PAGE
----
The Tibetan Independence Movement

old-woman

She walks with tiny steps, which are designed to make her look as if she is floating. This only works if she wears long flowing skirts, but she only has rags now, the stained and ripped remnants of once fine garments. So her gait looks stumbling, as if her feet are tied together. Perhaps she’ll fall.

He walk, the dress, so much more about her speak of so much forgotten hope, of crushed dreams and dreadful sorrow. Her eyes are shrunken, the dark rings beneath look deflated, as if someone let out all the air. She has cried so much that the wrinkles of her cheeks have formed craggy little riverlettes leading salt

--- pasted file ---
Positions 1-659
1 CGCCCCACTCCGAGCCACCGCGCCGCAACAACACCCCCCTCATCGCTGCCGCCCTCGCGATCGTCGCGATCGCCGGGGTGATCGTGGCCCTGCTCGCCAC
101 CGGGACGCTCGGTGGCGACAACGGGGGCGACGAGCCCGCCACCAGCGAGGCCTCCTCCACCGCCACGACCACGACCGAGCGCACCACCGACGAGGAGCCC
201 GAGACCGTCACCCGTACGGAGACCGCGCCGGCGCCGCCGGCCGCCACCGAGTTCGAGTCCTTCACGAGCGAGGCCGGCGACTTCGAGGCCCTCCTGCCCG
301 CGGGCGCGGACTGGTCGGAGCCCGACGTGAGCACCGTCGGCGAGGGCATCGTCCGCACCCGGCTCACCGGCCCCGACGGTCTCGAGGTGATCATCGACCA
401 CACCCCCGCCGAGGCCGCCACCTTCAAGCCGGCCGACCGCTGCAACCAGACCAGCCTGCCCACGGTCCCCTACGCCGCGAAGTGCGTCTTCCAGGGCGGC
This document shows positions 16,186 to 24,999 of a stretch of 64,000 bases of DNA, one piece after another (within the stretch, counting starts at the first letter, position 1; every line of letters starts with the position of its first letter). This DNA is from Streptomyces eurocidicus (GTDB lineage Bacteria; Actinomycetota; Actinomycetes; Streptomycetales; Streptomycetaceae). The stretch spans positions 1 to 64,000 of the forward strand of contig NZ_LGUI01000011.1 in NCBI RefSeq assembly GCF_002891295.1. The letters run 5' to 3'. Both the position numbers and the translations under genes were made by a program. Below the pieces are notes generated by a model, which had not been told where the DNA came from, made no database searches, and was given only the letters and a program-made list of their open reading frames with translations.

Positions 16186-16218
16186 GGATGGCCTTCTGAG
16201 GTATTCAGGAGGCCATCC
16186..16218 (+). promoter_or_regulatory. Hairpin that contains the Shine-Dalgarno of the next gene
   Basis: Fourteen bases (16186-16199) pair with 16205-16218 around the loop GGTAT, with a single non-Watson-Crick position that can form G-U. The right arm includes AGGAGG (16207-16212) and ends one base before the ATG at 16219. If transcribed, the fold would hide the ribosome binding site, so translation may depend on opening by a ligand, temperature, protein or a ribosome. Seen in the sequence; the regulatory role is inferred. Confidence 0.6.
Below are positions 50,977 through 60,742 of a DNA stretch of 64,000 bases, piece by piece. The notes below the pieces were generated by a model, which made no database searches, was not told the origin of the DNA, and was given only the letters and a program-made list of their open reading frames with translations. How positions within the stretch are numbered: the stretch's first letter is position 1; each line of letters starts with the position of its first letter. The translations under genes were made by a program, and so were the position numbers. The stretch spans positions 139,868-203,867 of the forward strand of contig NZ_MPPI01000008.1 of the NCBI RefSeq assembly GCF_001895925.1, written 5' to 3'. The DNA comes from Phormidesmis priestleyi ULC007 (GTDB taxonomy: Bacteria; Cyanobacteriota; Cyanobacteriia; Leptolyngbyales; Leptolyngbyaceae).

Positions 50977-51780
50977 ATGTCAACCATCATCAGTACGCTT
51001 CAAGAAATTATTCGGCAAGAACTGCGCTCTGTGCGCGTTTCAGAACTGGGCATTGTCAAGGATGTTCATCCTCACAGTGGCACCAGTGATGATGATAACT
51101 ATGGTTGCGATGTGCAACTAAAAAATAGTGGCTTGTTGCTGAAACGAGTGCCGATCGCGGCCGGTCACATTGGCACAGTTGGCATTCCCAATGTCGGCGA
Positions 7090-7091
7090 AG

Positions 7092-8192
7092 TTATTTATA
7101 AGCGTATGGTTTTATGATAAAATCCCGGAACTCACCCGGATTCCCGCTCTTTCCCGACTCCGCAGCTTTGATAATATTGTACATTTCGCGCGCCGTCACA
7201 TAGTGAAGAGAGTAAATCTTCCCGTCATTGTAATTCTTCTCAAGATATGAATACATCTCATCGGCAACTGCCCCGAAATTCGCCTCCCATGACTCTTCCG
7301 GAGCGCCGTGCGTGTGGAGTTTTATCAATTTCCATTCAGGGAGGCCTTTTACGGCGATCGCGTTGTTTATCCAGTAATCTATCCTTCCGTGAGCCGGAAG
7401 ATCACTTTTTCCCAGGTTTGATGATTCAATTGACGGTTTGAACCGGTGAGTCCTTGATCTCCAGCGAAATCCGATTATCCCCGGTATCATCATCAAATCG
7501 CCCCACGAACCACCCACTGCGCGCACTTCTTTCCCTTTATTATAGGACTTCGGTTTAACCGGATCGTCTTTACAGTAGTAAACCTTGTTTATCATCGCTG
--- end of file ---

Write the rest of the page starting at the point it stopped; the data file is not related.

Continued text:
water away from her bloodshot darting little eyes.

But there is still strength there too. Again its her walk that gives it away. She’d get further if she opened her legs, a little, but continues her chaste little march.
So is this why you love her, her ever defiant strength, that despite so much she still stumbles on?

You are wrong. This is not strength, its is cowardice and weakness. If she was brave she would lie down and accept her life. She would stop taking baby steps and walk. She’s holding herself back, trying to do nothing, desperate to do something, always moving in a parody of movement, in tiny baby steps, as if her feet are tied together, but designed to make her look as if she’s floating.

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